In the area of combating terrorism, the Cooperative Airspace Initiative – aimed at preventing terrorists from using aircraft to launch attacks similar to those of 9/11 – is now operational. Another project is developing technology that will enable the stand-off detection of explosive devices in mass transport environments, with trials due to take place in 2013. The NRC’s first civilian-military counter-terrorism table top exercise was conducted in March 2012, based on a fictional scenario involving a terrorist incident on the high seas. It was a very valuable exercise which allowed NATO and Russia to discuss how we would operate – and cooperate – if such an incident really happened. And it strengthened still further the cooperation we already have in the fight against terrorism. Countering improvised explosive devices is also an important focus of ongoing work.
Work is underway to strengthen cooperation on counter-piracy off the Horn of Africa, in particular by improving communication channels during naval operations. Other military-to-military cooperation focuses on logistics, combating terrorism, search-and-rescue at sea, theatre missile defence and military academic exchanges.
At the NATO Summit in Lisbon in November 2010, NATO invited Russia to explore opportunities for missile-defence cooperation. Discussions on this subject continue.
At the Chicago Summit, NATO leaders stressed that NATO’s planned missile defence capability is not directed against Russia, nor will it undermine Russia’s strategic deterrent. It is intended to defend against potential threats from beyond the Euro-Atlantic area. While regretting recurrent Russian statements and measures directed against NATO’s missile defence system, the Allies welcome Russia’s willingness to continue dialogue on finding a way to develop future cooperation on missile defence.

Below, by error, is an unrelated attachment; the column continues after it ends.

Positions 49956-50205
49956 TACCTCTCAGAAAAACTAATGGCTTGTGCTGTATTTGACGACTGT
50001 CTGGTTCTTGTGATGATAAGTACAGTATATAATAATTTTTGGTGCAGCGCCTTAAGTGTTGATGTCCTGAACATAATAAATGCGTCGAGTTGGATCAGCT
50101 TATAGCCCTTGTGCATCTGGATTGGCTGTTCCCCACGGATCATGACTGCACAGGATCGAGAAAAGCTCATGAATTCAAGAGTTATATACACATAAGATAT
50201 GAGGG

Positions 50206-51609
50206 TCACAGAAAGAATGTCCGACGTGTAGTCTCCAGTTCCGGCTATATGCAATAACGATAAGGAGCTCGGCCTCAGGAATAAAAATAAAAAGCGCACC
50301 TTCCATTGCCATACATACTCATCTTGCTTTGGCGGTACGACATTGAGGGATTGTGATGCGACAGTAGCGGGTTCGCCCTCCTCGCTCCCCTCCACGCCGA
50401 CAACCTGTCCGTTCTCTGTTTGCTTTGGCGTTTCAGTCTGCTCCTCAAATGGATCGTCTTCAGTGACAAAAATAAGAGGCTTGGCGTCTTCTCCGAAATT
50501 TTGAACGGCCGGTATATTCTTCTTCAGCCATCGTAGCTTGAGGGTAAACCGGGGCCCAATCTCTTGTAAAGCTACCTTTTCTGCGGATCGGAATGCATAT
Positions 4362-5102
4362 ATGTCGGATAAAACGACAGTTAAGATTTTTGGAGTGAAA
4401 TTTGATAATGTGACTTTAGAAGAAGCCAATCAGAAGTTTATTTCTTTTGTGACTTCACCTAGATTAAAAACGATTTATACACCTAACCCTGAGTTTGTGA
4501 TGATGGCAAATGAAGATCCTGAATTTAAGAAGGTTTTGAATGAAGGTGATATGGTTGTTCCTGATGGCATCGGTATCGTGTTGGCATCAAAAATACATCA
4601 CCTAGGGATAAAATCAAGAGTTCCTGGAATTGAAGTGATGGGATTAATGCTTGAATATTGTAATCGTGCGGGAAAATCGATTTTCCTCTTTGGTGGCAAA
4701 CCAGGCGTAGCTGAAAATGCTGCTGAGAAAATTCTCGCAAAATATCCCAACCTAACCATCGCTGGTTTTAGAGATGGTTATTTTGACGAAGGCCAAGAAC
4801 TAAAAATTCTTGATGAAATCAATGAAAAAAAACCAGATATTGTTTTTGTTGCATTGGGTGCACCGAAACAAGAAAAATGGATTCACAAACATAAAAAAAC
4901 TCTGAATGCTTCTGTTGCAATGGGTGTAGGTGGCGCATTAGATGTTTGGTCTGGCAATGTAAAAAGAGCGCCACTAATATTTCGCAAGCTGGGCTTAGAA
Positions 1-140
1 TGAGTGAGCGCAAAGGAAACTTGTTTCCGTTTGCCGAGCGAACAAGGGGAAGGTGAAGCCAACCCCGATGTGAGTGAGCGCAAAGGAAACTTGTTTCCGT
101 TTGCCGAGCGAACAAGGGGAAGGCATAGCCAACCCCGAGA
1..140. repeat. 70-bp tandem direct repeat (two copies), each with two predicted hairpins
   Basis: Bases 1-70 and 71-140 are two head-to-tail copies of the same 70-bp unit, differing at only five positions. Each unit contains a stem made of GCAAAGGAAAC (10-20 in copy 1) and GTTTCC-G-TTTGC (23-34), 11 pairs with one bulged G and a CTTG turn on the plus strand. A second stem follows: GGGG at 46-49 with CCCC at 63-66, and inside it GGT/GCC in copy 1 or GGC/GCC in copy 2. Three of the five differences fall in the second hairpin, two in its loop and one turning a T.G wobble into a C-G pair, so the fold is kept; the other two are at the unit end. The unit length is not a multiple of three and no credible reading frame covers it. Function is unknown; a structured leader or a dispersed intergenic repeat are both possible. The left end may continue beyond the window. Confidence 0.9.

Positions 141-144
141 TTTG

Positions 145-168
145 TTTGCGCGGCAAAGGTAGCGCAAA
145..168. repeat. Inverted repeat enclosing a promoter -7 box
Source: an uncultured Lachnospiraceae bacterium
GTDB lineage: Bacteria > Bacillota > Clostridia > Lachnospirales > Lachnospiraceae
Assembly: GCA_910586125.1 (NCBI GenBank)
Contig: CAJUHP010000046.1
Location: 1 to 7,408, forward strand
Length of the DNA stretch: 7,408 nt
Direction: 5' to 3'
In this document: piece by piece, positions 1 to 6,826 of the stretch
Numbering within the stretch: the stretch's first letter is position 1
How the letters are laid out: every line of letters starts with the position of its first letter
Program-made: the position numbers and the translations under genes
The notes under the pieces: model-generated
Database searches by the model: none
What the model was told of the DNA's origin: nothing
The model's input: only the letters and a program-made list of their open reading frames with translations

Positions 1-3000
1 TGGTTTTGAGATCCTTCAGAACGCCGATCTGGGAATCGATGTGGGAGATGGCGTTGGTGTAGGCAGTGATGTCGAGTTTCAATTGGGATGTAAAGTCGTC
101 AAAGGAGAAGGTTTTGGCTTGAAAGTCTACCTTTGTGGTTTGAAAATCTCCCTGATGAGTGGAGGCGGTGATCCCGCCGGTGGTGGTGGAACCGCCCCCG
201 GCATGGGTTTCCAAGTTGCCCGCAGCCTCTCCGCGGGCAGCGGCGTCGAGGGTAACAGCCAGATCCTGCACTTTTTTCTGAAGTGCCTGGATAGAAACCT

NATO is determined to work through the NRC to see how independent NATO and Russian missile defence systems could work together to enhance European security. The Allies look forward to the establishment of the proposed NATO-Russia Missile Data Fusion Centre and the joint Planning Operations Centre. They also propose to develop a new transparency regime based on a regular exchange of information about the current respective missile defence capabilities of NATO and Russia.
Cooperation on theatre missile defence continues, most recently with a computer-assisted exercise that took place in March 2012 in Germany. This exercise was a good opportunity to develop, explore and assess various options for conducting missile defence in Europe.
Further developing practical cooperation in these and other areas – in particular missile defence – will help increase mutual trust.
This is the best way to realize the pledge made by NRC leaders at their summit meeting in Lisbon in November 2010: to “work towards achieving a true strategic and modernized partnership based on the principles of reciprocal confidence, transparency, and predictability, with the aim of contributing to the creation of a common space of peace, security and stability.”